Lord Ormont and His Aminta — Volume 3 eBook

This eBook from the Gutenberg Project consists of approximately 86 pages of information about Lord Ormont and His Aminta — Volume 3.

Childishly indeed, quite witlessly, she fell into a trick of repeating the name of Matthew Weyburn in her breast and on her lips, after the manner of Isabella Lawrence Finchley, when she had inquired for his Christian name, and went on murmuring it, as if sucking a new bonbon, with the remark:  ‘It sounds nice, it suits the mouth.’  Little Selina Collett had told, Aminta remembered, how those funny boys at Cuper’s could not at first get the name ‘Aminta’ to suit the mouth, but went about making hideous faces in uttering it.  She smiled at the recollection, and thought, up to a movement of her lips, one is not tempted to do that in saying Matthew Weyburn!



That great couchant dragon of the devouring jaws and the withering breath, known as our London world, was in expectation of an excitement above yawns on the subject of a beautiful Lady Doubtful proposing herself, through a group of infatuated influential friends, to a decorous Court, as one among the ladies acceptable.  The popular version of it sharpened the sauce by mingling romance and cynicism very happily; for the numerous cooks, when out of the kitchen, will furnish a piquant dish.  Thus, a jewel-eyed girl of half English origin (a wounded British officer is amiably nursed in a castle near the famous Peninsula battlefield, etc.), running wild down the streets of Seville, is picked up by Lord Ormont, made to discard her tambourine, brought over to our shores, and allowed the decoration of his name, without the legitimate adornment of his title.  Discontented with her position after a time, she now pushes boldly to claim the place which will be most effective in serving her as a bath.  She has, by general consent, beauty; she must, seeing that she counts influential friends, have witchery.  Those who have seen her riding and driving beside her lord, speak of Andalusian grace, Oriental lustre, fit qualification for the fair slave of a notoriously susceptible old warrior.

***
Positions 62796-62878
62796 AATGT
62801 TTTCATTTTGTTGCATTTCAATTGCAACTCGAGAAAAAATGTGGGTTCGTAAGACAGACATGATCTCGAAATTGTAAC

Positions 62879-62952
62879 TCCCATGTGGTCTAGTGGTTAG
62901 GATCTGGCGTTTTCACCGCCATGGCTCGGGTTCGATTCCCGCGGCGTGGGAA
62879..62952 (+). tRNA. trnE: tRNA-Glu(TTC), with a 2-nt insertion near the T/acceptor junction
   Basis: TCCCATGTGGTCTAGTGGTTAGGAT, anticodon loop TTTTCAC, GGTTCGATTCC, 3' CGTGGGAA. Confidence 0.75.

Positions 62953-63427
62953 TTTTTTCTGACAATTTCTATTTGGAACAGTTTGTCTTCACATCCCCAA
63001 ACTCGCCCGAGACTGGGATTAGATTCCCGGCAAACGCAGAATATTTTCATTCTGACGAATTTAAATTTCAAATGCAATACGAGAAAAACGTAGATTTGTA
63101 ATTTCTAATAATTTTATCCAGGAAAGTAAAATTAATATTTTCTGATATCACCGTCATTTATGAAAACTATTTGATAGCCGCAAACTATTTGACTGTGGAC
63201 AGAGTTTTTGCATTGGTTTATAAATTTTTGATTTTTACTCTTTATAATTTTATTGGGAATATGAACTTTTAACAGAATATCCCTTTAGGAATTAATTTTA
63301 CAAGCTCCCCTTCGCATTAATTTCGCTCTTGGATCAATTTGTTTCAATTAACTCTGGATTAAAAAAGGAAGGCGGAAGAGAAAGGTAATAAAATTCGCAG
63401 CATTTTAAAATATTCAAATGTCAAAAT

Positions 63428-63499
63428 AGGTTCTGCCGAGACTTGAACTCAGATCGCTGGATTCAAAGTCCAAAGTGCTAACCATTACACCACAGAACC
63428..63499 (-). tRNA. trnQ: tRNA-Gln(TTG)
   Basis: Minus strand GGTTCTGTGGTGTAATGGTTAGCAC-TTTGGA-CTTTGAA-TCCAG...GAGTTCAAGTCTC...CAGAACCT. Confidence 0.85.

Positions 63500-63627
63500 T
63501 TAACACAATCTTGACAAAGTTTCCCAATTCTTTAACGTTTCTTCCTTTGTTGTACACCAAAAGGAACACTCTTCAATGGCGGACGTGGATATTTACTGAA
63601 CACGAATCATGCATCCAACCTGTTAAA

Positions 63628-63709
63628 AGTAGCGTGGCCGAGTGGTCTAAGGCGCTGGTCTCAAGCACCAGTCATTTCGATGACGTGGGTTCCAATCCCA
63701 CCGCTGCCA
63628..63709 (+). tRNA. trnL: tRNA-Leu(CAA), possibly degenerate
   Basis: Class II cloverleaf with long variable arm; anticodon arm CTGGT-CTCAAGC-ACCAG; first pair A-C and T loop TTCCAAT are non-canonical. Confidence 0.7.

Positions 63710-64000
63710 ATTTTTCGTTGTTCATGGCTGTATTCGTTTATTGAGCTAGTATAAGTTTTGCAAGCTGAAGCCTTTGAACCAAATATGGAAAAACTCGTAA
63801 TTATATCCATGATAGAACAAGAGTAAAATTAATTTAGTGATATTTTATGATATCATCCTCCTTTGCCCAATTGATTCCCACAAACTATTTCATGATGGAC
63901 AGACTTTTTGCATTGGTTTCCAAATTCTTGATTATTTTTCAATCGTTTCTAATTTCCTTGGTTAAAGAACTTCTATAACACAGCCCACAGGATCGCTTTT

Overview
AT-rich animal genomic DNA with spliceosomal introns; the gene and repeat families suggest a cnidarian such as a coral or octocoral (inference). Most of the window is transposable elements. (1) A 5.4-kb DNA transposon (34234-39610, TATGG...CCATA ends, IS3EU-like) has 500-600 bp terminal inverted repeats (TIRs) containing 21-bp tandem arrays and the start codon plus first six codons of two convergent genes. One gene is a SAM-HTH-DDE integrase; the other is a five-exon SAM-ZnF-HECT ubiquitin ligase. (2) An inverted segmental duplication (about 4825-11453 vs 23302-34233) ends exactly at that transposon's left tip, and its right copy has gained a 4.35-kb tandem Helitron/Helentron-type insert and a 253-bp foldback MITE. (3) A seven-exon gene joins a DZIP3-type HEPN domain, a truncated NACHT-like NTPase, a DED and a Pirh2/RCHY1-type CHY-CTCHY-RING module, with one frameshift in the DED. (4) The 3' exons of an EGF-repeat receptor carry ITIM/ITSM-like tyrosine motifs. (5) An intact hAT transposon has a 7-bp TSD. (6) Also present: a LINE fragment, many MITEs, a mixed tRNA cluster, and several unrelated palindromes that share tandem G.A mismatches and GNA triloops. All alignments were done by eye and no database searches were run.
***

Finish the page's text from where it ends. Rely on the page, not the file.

She won a party in the widening gossip world; and enough of a party in the regent world to make a stream.  Pretending to be the actual Countess of Ormont, though not publicly acknowledged as his countess by the earl, she had on her side the strenuous few who knew and liked her, some who were pleased compassionately to patronize, all idle admirers of a shadowed beautiful woman at bay, the devotees of any beauty in distress, and such as had seen, such as imagined they had seen, such as could paint a mental picture of a lady of imposing stature, persuasive appearance, pathetic history, and pronounce her to be unjustly treated, with a general belief that she was visible and breathing.  She had the ready enthusiasts, the responsive sentimentalists, and an honest active minor number, of whom not every one could be declared perfectly unspotted in public estimation, however innocent under verdict of the courts of law.

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Lord Ormont and His Aminta — Volume 3 from Project Gutenberg. Public domain.
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